[tdwg-content] data provenance; was Re: Updated TDWG BioBlitz RDF Example with Pivot View and Data Browsing

Steve Baskauf steve.baskauf at vanderbilt.edu
Sun Feb 27 13:55:25 CET 2011

This topic has come up several times before and each time I've left the 
email sitting in my inbox with the intention of trying to understand it 
better.  I guess what I don't understand is what one "does" with it.  I 
suppose I could dig in and do some research, but the multiple times the 
message has sat in my inbox without action tells me that I'm probably 
not going to get around to doing that.  So maybe you can explain it 

Is this supposed to be usable as a "Linked Data" resource (i.e. object 
of a predicate such as "hasLocation")?  It isn't an HTTP URI, so it 
can't get dereferenced via http.  I guess one parses it as a string and 
interprets the string directly based on some rules.  Isn't that a no-no 
in the GUID rules?  I guess with enough community support, applications 
would know what do do with it, but look what happened with 
"urn:lsid:my_organization.com:location:123".  Web browsers and "regular" 
Linked Data clients (e.g. Linked Data browsers) didn't know what to do 
with it.

The whole issue of provenance is pretty satisfactorily handled in the 
existing Darwin Core. There are a multitude of terms available to 
express all kinds of uncertainty and shapes.  For example, if I create a 
record like:

<rdf:Description about="http://my_organization.com/location/123">
    <rdf:type resource="http://purl.org/dc/terms/Location"/>
    <dwc:georeferenceRemarks>Location determined from Google 

I very explicitly express the type of thing, geocoordinates, datum 
(implicit in the use of geo:), uncertainty, and method of generating the 
data.  If necessary, I could also use dwc:dataGeneralizations and 
dwc:informationWithheld to explain how and why I have provided less 
precise coordinates than I actually know.  This is clearly more verbose, 
but hey, Linked data in xml IS verbose, and existing Linked Data 
applications would be able to "understand" something like what I wrote 
without any kind of special "plug-in" to interpret the spring.  I guess 
I don't really understand why you are proposing this, especially since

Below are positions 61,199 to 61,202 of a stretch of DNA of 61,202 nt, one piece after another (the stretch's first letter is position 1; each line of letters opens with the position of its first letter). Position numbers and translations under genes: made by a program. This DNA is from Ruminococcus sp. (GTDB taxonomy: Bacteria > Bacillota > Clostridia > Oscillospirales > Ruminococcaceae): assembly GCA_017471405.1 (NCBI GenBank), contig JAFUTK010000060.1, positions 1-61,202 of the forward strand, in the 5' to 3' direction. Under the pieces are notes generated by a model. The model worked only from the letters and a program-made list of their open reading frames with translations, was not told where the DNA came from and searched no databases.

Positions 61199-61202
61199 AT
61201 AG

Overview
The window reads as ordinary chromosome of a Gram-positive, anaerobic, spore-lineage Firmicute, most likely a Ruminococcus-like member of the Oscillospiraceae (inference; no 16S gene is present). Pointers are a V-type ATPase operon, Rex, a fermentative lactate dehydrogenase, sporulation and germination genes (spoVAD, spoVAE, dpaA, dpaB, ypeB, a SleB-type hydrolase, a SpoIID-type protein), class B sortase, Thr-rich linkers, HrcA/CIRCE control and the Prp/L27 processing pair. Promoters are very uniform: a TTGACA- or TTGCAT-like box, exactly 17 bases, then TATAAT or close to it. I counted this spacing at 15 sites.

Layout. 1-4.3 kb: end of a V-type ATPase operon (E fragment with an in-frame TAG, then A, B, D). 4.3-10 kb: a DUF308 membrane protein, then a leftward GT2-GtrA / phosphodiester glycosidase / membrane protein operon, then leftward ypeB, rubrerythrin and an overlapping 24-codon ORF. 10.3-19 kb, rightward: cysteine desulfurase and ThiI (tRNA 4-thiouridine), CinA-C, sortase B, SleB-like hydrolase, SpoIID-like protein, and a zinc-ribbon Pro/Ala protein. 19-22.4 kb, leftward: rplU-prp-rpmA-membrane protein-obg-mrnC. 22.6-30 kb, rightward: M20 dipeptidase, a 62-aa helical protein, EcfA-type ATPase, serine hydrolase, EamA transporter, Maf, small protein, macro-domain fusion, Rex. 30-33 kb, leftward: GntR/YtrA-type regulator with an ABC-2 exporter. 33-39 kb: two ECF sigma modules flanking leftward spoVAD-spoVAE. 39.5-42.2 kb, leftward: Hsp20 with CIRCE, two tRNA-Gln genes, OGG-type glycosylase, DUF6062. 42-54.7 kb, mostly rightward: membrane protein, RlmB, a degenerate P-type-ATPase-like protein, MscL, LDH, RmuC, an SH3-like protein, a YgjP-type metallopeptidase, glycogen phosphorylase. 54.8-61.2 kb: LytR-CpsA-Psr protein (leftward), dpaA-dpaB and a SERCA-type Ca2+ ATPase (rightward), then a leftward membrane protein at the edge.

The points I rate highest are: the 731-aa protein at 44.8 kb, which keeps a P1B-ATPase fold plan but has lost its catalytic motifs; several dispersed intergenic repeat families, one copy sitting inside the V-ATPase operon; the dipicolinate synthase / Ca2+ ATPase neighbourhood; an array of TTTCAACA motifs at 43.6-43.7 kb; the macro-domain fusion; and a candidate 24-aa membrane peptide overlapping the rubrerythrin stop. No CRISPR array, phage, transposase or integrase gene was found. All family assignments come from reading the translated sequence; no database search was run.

you are a passionate advocate of Linked Data.  Your proposed thing is 
more succinct, but it doesn't seem like it would be usable by normal 
Linked Data clients.


Bob Morris wrote:
> Your arguably reasonable recoding of the geo uri's of your example 
> illustrates an issue on which so much metadata is silent: provenance. 
> Once exposed, it is probably impossible for someone to know how the 
> uncertainty (or any other data that might be the subject of opinion or 
> estimate) was determined and whether the data is fit for some 
> particular purpose, e.g. that the species were observed near each other. 
> BTW, the IETF geo proposal was adopted in 2010, in the final form 
> given at  http://tools.ietf.org/html/rfc5870 . One interesting point 
> is  http://tools.ietf.org/html/rfc5870#section-3.4.3 which says 
>   "Note: The number of digits of the values in <coordinates> MUST NOT 
> be interpreted as an indication to the level of uncertainty." The 
> section following is also interesting, albeit irrelevant for your 
> procedure. It implies that when uncertainty is omitted (and therefore 
> unknown), then "geo:41.53000000,-70.67000000"  and "geo:41.53,-70.67" 
>  identify  the same geo resource.
> Bob Morris
> On Wed, Feb 23, 2011 at 4:56 PM, Peter DeVries <pete.devries at gmail.com 
> <mailto:pete.devries at gmail.com>> wrote:
>     [...]
>     5) I added in my proposed "area" so that it is easy to see what
>     species were observed near each other. Since there was no measure
>     of radius in these longitude and latitudes I made the radius 100
>     meters.
>         Normally I would estimate the radius for a GPS reading to be
>     within 10 meters but some of these observations were made where
>     the GPS reading was taken and the readings were given only to two
>     decimals.
>     Area = long, lat; radius in meters following the ietf proposal but
>     with the precision of the long and lat standardized
>     example "geo:41.53000000,-70.67000000;u=100"
>     [...]
> -- 
> Robert A. Morris
> Emeritus Professor  of Computer Science
> UMASS-Boston
> 100 Morrissey Blvd
> Boston, MA 02125-3390
> Associate, Harvard University Herbaria
> email: morris.bob at gmail.com <mailto:morris.bob at gmail.com>
> web: http://efg.cs.umb.edu/
> web: http://etaxonomy.org/mw/FilteredPush
> http://www.cs.umb.edu/~ram <http://www.cs.umb.edu/%7Eram>
> phone (+1) 857 222 7992 (mobile)

Steven J. Baskauf, Ph.D., Senior Lecturer
Vanderbilt University Dept. of Biological Sciences

postal mail address:
VU Station B 351634
Nashville, TN  37235-1634,  U.S.A.

delivery address:
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1161 21st Ave., S.
Nashville, TN 37235

office: 2128 Stevenson Center
phone: (615) 343-4582,  fax: (615) 343-6707

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